2. Move your body!

As we all know, exercise stimulates endorphins, which make us feel good! So, go ahead. Blow off some steam. Pump out a few exercises at the gym. Go for a run. Attend that yoga class. Find something that helps you re-center and allows you to move.

 

3. Focus on nourishing your body with what you eat.

Irritability can mean that we aren’t eating enough, which often means our blood sugar is all over the place and the stress hormones are working overtime. 

A simple way to combat this is by ensuring you eat every three to five hours and make sure you eat whole foods that are nutritious and not processed. This ensures you get enough nutrients (which are the building blocks of everything in the body, and yes, they impact how you feel!).

 

4. Chew gum.

Research shows that chewing gum can actually help us feel calmer and happier, helping to de-escalate any irritable feelings. So, next time you’re feeling stressed or overwhelmed, grab a piece of gum and get chewing! (It might even improve your focus and concentration.)

 

5. Practice mental reframing.

Getting mad at everything around us is a sign that you need to make a change mentally. This might mean reframing your thoughts so that you feel happier and calmer overall. 

For instance, maybe that person who “definitely meant to cut you off in traffic” didn’t even notice. Maybe they are having a bad day or feeling overwhelmed as they try to navigate this crazy thing called life. Try to find to reframe things that bother you. What is another perspective you can take?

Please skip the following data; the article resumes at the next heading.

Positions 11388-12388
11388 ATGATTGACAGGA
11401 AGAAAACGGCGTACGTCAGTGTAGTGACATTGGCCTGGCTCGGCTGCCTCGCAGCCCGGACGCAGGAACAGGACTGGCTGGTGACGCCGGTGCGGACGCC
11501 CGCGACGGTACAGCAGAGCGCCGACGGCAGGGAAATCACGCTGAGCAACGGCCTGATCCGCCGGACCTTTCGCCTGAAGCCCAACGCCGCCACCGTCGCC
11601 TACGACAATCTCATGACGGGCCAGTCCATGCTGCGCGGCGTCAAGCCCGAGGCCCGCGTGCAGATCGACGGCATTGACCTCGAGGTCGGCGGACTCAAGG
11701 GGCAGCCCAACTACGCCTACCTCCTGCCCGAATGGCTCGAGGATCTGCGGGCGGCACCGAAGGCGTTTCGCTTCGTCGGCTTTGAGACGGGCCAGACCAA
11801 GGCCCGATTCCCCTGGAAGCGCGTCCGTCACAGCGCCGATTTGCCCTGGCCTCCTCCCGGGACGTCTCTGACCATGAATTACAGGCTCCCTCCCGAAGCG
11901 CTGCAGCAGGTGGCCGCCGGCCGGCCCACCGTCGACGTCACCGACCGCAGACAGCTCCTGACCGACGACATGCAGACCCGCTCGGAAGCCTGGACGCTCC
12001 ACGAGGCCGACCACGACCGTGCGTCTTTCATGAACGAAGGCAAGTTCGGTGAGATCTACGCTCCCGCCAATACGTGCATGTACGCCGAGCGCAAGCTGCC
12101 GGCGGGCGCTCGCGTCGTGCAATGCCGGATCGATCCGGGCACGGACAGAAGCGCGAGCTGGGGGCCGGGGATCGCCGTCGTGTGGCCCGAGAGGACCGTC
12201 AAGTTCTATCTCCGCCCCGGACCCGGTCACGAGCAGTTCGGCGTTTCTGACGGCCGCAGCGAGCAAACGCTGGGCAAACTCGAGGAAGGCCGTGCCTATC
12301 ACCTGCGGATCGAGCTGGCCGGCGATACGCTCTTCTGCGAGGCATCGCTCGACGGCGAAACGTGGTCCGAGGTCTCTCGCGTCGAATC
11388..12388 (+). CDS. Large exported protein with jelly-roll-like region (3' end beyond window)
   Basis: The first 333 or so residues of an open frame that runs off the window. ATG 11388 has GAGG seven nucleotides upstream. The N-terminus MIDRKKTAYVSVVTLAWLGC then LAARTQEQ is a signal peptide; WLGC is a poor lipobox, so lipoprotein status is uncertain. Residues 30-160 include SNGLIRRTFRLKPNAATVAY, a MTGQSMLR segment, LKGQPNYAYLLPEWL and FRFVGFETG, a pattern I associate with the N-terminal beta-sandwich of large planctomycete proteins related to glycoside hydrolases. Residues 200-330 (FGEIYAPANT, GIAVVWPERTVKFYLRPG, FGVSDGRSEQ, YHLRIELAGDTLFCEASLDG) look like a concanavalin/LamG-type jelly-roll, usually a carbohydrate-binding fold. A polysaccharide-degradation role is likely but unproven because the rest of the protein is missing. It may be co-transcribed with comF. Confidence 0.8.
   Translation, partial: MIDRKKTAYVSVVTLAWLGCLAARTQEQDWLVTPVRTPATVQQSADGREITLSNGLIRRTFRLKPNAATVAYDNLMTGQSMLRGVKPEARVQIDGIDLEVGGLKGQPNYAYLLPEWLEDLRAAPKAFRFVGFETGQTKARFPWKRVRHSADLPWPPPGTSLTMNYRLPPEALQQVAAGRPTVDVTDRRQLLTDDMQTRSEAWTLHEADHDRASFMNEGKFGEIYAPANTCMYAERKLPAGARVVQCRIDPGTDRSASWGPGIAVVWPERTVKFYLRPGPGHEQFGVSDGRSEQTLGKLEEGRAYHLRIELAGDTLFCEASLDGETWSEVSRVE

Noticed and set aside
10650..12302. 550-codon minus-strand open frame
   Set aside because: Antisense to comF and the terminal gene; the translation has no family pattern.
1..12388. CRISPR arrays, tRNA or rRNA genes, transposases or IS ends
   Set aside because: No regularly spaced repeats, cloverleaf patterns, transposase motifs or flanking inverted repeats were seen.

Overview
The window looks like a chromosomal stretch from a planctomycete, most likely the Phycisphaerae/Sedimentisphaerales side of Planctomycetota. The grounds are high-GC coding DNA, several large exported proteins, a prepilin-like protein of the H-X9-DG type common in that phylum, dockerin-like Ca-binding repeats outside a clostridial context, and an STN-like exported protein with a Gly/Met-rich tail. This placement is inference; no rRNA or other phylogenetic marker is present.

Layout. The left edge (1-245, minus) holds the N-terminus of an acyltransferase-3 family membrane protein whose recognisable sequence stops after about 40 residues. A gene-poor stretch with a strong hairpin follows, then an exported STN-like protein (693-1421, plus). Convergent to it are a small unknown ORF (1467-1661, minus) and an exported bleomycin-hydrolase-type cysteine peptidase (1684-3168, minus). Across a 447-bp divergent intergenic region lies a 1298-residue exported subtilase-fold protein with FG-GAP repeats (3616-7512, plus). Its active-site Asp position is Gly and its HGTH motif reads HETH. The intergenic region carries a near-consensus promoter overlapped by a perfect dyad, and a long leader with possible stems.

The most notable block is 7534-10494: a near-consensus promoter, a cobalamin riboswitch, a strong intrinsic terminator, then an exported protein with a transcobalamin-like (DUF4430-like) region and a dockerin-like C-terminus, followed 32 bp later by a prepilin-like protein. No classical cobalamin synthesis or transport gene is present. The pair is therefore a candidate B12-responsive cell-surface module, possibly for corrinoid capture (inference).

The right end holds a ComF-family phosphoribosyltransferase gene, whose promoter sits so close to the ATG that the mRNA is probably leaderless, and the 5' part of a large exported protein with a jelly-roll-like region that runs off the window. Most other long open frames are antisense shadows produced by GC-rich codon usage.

6. Put away the digital devices.

Screens can, well, be stressful! Take regular breaks away from your electronic devices and engage with life itself! This might mean catching up with friends or just sitting in silence while you play solitaire (seriously, whatever does it for you!).

 

7. Take time to be alone.

The other day my friend mentioned that you can be a “non-people people person.” Essentially, I took this to mean that while I love being around people, I also need alone time to recharge. And this is true for so many people!

So, schedule your alone time into your calendar. Make it a priority. Sometimes, we can get easily irritated when we don’t get enough of that space to mentally decompress.

Related Article: 10 Delicious Ways to Pamper Yourself When You're on a Budget

 

 

Solve Feeling Irritable Today!

Again, if none of the above work, consider booking a visit with your doctor and discussing what else could be playing into your irritable feelings.

However, be honest with yourself. Assess what’s going on in your life. Try out some of the strategies above and see how you feel. Are you less irritable? More calm? Keep a record of it.

Psychiatrist Carl Jung once said, “Everything that irritates us about others can lead us to an understanding of ourselves.”

Take this as an opportunity to learn something about yourself! It could very well benefit you in the long-run and make a substantial positive impact on your life.

Read Next: Complaining Too Much? 5 Questions to Ask Yourself & 5 Ways to Stop

Photo by Pixabay